Magazine article New Internationalist

Husband and Wife

Magazine article New Internationalist

Husband and Wife

Article excerpt

Zeruya Shalev's novel opens in dramatic fashion. Udi Newman, a fit and healthy Israeli tour guide wakes one morning and announces that he can no longer use his legs. The condition quickly spreads to his upper body and arms and his panic-stricken wife Na'ama takes him to hospital. All physical tests prove negative and Udi is admitted to the psychiatric ward, under suspicion of inventing his symptoms. He is, it is suggested, on strike from his roles as husband to Na'ama and father to 10-year-old Noga, deliberately withdrawing from all responsibilities in this `tense, stifling house'.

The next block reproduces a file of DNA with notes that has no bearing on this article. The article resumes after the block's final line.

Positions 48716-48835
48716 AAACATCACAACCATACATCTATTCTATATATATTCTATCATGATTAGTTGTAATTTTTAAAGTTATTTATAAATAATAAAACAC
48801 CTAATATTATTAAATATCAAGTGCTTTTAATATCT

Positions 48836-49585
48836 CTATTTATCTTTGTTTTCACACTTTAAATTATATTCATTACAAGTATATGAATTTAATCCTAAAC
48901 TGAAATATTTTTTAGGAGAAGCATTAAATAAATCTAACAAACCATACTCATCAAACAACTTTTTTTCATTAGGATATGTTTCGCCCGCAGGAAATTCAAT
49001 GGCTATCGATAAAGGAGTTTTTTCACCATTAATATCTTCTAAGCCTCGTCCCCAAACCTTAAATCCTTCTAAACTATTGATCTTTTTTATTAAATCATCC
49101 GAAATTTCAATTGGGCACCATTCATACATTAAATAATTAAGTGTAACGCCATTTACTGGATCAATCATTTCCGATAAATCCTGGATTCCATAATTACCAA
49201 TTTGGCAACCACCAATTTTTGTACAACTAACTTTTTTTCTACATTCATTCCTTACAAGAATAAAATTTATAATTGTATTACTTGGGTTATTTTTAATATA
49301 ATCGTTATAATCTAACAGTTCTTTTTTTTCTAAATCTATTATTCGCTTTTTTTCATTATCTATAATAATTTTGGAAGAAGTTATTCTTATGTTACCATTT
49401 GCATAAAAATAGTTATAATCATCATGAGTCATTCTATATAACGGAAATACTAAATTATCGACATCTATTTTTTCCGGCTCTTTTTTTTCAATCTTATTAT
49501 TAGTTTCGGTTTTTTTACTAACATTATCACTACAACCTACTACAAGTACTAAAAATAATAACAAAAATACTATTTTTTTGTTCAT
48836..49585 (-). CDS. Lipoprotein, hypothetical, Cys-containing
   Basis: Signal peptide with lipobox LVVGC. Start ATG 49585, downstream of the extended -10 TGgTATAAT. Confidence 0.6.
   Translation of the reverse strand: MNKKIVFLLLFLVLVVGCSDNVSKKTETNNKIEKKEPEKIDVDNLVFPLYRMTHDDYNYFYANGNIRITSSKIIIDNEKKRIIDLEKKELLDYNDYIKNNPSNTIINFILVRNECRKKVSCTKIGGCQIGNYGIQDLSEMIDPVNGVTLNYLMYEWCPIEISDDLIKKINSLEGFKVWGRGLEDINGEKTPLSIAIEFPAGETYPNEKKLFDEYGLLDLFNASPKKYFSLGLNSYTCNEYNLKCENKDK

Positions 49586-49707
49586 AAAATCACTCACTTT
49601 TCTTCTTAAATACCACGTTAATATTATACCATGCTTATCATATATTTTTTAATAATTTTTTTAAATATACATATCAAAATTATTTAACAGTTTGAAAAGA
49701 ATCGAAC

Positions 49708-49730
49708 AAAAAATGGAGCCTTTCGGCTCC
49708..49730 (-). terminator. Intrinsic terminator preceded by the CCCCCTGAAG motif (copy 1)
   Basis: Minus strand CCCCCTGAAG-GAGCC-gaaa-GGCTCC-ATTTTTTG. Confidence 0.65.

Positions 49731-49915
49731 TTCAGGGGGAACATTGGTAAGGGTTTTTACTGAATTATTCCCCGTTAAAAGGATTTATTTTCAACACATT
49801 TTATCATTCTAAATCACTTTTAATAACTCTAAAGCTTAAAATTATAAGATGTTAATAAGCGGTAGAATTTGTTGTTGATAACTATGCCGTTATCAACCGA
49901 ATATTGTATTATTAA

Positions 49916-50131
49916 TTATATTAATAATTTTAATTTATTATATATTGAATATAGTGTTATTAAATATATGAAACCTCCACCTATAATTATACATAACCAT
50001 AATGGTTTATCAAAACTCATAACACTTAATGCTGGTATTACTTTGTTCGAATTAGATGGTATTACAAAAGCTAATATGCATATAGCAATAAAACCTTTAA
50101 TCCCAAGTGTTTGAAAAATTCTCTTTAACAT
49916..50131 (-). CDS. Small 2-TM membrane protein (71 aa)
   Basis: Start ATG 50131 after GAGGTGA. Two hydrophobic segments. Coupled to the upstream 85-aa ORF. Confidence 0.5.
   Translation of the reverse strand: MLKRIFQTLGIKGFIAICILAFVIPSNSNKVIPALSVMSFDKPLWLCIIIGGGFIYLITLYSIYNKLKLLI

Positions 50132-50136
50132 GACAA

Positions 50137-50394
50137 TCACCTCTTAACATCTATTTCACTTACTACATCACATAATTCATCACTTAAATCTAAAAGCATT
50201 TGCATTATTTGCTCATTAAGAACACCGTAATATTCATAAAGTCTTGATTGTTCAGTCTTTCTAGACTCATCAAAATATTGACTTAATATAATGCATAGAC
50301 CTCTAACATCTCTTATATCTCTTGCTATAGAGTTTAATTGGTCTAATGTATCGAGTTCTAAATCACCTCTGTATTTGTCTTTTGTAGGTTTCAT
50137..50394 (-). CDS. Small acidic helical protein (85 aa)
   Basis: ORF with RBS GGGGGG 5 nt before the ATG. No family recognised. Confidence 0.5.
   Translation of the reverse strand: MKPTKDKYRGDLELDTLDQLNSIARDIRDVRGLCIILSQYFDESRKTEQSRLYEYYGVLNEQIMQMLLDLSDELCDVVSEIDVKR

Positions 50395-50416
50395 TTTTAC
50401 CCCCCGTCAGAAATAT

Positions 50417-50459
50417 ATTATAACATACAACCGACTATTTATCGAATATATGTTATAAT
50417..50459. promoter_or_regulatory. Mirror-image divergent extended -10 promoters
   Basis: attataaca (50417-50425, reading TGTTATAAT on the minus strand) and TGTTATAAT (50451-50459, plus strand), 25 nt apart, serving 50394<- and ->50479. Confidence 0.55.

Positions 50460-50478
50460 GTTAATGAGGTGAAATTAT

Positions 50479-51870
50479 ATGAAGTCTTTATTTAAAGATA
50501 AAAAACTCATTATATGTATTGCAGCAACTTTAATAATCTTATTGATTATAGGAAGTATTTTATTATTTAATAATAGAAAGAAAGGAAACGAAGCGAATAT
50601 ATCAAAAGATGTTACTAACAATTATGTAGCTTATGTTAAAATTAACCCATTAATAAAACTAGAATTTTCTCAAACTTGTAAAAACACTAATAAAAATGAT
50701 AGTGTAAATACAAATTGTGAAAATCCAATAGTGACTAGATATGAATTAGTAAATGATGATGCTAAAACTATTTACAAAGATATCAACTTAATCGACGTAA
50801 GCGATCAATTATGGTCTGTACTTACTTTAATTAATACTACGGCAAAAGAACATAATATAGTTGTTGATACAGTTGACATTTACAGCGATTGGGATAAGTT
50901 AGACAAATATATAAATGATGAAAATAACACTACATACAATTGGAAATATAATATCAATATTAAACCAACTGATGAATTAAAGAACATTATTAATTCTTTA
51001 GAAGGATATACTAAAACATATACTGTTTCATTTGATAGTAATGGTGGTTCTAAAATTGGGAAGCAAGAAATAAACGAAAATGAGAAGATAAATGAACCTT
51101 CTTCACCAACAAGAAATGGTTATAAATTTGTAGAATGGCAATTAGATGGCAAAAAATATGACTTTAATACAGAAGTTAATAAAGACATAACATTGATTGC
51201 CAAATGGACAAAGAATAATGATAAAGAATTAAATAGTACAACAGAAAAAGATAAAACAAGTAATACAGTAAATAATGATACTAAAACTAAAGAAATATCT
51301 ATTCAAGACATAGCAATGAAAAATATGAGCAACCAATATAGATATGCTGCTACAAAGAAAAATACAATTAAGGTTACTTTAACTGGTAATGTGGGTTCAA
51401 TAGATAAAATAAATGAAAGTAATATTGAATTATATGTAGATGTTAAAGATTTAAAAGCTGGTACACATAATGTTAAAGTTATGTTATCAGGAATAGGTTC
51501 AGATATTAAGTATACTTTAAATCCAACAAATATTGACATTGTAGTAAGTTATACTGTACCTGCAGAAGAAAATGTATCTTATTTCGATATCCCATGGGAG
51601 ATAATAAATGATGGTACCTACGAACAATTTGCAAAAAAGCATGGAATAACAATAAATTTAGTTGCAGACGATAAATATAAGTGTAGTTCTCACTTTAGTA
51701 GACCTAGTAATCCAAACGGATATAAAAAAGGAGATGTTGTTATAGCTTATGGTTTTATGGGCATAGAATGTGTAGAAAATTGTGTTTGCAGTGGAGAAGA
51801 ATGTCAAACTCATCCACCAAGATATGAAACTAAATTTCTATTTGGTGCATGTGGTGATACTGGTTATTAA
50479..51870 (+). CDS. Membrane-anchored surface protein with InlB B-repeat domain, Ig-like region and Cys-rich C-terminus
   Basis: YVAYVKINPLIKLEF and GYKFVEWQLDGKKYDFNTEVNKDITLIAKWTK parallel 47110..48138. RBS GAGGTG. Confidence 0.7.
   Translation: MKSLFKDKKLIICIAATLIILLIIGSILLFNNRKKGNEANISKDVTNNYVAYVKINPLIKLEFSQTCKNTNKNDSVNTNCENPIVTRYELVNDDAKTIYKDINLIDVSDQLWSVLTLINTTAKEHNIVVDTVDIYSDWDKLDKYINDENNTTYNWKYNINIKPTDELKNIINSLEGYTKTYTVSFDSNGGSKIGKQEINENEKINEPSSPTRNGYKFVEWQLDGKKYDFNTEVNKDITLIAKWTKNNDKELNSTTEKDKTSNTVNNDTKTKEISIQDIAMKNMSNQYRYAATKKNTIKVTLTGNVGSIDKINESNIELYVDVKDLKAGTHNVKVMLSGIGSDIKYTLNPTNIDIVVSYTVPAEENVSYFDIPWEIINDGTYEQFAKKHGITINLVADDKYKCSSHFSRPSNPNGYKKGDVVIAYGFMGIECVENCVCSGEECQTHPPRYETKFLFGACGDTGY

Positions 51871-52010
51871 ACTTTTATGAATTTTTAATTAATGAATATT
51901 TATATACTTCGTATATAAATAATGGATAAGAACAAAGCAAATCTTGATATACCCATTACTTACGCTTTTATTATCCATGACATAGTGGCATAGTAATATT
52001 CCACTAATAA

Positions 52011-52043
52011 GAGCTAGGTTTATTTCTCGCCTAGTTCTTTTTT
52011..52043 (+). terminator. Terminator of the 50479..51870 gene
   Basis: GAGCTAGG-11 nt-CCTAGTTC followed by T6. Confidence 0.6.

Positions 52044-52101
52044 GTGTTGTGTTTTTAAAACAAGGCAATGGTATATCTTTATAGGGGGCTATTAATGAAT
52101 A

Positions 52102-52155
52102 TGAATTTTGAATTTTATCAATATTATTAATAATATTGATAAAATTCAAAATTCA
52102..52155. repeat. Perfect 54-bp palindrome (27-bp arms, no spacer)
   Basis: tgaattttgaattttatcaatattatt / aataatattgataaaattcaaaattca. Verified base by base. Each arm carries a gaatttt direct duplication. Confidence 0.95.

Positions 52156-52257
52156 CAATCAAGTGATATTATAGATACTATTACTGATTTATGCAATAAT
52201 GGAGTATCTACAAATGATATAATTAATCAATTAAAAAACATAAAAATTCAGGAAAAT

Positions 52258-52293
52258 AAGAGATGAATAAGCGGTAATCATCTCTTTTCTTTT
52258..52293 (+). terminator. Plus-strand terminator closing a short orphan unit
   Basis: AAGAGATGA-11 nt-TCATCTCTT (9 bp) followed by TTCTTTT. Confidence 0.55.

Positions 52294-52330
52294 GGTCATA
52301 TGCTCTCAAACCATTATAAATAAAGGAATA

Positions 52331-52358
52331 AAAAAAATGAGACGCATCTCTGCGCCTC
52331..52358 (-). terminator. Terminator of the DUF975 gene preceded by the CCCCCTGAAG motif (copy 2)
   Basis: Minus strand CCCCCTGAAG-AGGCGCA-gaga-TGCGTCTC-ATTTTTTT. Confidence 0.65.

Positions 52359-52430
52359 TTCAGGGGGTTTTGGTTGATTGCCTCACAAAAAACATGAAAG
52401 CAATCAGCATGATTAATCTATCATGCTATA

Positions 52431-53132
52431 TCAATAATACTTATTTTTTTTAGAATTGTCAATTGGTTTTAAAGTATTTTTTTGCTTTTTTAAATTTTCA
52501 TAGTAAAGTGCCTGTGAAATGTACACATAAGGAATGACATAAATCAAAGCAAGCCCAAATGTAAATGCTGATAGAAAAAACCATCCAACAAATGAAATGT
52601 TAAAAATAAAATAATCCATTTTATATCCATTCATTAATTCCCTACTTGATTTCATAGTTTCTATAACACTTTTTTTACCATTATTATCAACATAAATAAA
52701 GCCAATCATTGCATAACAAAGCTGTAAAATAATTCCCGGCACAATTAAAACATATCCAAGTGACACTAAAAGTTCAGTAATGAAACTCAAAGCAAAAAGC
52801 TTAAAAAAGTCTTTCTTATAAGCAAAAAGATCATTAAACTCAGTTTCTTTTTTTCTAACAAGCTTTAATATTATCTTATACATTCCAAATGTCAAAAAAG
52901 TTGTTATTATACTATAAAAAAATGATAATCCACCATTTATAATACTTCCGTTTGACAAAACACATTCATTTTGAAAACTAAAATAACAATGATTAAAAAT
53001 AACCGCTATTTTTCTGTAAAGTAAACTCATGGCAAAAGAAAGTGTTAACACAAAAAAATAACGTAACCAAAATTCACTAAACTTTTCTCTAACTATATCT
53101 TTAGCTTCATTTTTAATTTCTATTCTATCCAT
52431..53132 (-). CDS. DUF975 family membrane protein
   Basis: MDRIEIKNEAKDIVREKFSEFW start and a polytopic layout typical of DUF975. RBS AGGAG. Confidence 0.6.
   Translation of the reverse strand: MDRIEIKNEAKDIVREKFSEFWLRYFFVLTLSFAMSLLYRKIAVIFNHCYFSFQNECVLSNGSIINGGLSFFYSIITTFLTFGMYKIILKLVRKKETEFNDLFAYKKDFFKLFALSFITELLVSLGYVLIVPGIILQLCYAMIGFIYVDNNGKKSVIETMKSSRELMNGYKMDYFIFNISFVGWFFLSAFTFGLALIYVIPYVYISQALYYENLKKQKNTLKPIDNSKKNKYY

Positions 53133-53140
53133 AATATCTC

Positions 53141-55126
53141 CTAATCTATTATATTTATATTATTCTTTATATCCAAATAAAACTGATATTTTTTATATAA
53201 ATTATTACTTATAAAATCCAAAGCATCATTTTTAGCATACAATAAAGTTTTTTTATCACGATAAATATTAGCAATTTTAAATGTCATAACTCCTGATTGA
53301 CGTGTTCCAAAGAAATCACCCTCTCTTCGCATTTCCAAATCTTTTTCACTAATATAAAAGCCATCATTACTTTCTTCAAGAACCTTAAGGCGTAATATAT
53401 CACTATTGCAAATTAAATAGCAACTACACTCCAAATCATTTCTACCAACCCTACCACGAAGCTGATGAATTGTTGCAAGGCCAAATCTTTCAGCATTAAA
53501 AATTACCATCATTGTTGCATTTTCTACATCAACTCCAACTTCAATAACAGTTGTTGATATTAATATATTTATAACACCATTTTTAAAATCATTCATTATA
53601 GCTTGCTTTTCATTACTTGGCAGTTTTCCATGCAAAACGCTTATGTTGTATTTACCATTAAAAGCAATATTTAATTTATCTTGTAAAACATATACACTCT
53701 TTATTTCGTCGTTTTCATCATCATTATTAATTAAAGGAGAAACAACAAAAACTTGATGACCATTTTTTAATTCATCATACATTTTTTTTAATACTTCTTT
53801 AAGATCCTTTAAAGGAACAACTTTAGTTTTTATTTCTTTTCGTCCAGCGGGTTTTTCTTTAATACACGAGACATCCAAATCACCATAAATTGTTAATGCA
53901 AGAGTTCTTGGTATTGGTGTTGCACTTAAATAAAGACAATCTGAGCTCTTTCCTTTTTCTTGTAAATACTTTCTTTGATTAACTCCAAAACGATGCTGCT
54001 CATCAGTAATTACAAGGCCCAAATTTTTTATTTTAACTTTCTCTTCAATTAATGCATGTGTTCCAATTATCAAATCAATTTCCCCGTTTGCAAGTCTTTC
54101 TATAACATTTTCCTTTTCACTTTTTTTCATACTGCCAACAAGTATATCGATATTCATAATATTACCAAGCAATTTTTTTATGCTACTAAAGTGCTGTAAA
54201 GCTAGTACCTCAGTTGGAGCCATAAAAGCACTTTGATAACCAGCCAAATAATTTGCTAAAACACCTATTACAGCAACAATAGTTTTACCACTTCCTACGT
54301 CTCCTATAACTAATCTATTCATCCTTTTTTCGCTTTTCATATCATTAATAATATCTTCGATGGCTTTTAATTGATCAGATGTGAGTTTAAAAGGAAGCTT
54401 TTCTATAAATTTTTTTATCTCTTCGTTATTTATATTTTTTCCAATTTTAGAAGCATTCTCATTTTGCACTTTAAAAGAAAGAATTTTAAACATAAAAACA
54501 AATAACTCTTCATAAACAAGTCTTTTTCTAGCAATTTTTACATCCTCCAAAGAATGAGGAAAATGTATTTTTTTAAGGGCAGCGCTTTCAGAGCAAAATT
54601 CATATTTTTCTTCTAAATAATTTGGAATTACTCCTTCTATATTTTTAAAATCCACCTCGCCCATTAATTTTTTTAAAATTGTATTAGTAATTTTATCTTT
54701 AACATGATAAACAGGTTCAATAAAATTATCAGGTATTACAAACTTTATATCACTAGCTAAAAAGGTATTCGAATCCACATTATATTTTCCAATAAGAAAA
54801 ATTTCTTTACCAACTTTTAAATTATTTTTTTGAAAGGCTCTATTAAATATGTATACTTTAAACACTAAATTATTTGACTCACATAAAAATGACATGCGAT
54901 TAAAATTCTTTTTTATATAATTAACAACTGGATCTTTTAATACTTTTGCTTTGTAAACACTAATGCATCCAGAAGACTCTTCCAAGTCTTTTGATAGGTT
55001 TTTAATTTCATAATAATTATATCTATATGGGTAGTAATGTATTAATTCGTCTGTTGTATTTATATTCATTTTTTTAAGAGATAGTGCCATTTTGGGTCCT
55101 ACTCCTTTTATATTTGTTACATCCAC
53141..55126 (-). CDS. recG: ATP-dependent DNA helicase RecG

From this shattering beginning the novel spirals out into a kaleidoscopic picture of this couple's life together and it becomes clear that all is far from well in the marriage. In clipped sentences that speak of an individual desperately clinging on to the last vestiges of self-control, Na'ama tells of how their love gradually deteriorated into a mutually destructive relationship. …

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